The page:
BHF CRE Cardiovascular Medicinal Chemistry Graduate Student
Project: A chemical biology approach to investigate statin-induced dysfunction of ryanodine receptor channels: A means to widen the statin therapeutic index
Supervisors: Professor Angela Russell and Professor Rebecca Sitsapesan
I studied for my undergraduate MChem degree here in Oxford, at St Hilda’s College. A unique part of the Oxford course is that the fourth year is devoted entirely to a research project, with no lectures or tutorials. I joined Prof Chris Schofield’s lab for my part II project, where I worked on the synthesis of novel nucleoside phosphoramidites aiming to develop a fluorescence based assay for a human 2OG oxygenase called TET2, thought to be implicated in cancer. This was my first exposure to research which I found to be exciting, interesting and extremely motivating. I decided that I wanted to stay in research and began looking for DPhil programs.
I was attracted to the BHF DPhil in Cardiovascular Medicinal Chemistry, as the aspect of my masters research that I had most enjoyed was working on the boarder of chemistry and biology. In particular, the rotation projects were each shared between two labs, one in chemistry and the other in biology. This seemed like a great opportunity to experience work in as many different labs as possible, and make an informed choice about my DPhil project.
Rotation Project 1 (February – June)
I spent my first rotation working between Prof Angela Russell (chemistry) and Prof Rebecca Sitsapesan (pharmacology). The project was new and inspired by recent literature reports that statins, blockbuster drugs which are prescribed worldwide caused unregulated calcium release in muscle cells and were associated with a wide variety of muscle related side-effects. The Sitsapesan group are specialists in the study of ion channels and so I learnt various techniques to study ion channels using electrophysiology. I also spent time synthesising a small molecule pharmacophore in the Russell group.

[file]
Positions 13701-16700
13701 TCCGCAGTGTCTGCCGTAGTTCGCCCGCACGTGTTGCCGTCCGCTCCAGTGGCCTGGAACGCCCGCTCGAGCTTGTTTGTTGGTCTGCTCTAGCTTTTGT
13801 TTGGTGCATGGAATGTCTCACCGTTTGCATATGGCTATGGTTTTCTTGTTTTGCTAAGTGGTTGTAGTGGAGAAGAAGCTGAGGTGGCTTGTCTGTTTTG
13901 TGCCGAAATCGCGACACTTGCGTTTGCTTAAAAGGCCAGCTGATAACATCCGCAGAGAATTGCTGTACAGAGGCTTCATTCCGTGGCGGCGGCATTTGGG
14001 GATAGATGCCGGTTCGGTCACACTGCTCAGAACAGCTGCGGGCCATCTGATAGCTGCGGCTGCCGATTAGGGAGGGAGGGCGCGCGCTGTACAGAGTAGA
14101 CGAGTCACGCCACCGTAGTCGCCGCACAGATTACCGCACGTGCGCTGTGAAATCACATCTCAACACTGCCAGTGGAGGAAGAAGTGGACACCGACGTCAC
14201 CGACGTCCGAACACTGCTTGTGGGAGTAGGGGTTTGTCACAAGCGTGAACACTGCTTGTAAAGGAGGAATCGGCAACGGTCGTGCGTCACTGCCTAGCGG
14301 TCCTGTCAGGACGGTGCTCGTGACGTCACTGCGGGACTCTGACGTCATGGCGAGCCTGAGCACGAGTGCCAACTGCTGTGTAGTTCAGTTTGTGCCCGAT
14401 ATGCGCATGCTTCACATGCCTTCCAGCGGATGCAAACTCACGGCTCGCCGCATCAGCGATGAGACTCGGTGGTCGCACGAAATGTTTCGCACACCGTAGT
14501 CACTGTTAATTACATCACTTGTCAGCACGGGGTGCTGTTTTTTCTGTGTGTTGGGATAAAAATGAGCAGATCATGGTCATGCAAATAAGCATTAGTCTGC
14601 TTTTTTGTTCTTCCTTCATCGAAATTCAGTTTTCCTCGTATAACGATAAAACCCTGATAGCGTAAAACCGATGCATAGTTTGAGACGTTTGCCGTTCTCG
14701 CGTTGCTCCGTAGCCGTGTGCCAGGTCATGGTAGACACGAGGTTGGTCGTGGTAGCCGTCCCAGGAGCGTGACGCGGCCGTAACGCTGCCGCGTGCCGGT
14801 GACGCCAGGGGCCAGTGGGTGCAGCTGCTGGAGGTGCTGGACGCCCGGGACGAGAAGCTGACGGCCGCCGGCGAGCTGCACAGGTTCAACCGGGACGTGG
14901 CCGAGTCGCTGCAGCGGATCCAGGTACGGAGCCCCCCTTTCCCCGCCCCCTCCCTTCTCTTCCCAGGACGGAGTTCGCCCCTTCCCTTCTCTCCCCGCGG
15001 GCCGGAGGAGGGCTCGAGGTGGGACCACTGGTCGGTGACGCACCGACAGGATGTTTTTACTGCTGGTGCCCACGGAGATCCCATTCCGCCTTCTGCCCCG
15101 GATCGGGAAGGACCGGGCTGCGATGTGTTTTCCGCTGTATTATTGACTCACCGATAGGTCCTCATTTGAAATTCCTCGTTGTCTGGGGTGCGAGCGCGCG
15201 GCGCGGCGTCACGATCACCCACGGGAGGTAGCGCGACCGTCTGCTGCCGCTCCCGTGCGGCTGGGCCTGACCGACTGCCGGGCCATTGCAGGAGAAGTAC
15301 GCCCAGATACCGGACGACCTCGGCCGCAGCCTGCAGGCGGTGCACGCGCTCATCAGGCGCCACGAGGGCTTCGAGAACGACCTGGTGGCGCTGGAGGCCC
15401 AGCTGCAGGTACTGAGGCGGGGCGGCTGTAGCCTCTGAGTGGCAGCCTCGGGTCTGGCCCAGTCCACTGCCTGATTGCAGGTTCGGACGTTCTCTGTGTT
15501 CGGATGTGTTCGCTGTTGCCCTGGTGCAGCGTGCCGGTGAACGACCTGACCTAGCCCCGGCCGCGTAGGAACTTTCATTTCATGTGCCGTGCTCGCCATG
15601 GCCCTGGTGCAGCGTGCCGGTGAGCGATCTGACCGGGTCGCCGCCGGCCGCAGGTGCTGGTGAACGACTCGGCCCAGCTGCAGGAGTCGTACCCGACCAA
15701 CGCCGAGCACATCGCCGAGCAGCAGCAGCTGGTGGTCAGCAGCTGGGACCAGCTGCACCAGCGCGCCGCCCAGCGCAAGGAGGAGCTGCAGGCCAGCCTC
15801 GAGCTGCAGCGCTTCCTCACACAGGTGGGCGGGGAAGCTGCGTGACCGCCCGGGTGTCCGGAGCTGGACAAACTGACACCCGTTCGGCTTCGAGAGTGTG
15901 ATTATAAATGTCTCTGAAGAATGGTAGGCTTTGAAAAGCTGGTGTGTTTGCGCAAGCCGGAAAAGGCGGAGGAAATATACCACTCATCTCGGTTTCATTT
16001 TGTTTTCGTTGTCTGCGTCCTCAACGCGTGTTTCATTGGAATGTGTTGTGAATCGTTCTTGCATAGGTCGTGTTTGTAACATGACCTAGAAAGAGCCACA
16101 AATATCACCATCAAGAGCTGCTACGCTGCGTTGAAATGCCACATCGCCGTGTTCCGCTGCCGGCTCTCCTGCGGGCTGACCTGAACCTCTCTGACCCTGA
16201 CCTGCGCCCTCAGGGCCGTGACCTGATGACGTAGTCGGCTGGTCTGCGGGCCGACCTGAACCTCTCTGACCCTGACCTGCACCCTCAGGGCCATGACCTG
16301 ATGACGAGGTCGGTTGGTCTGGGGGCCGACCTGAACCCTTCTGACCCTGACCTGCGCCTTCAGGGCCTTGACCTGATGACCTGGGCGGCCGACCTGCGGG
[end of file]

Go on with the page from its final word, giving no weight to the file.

Rotation Project 2 (June – October)
For my second rotation I was split between Prof Darren Dixons lab (chemistry) and Dr Charles Redwood (Cardiovascular medicine). Unlike my first rotation, here I was picking up a project where a previous student had left off. The aim of the project was to develop a small molecule which could desensitise troponin C to Ca2+, as a potential treatment for hypertrophic cardiomyopathy. When I started the project there were a number of molecules that were promising but had low potency and undesirable pharmacokinetic properties. We were able to synthesise a larger panel of compounds in the Dixon lab, which after testing in in-vitro assays revealed a highly potent compound that appeared to be much more active than any other previously tested.
I ultimately decided to return to my first rotation project for the remaining three years of my DPhil. The rotations were a great opportunity to learn new techniques, and gain experience of working in multiple different labs across disciplines.
Undergraduate degree: MChem, University of Oxford
Studentship dates: September 2015 intake.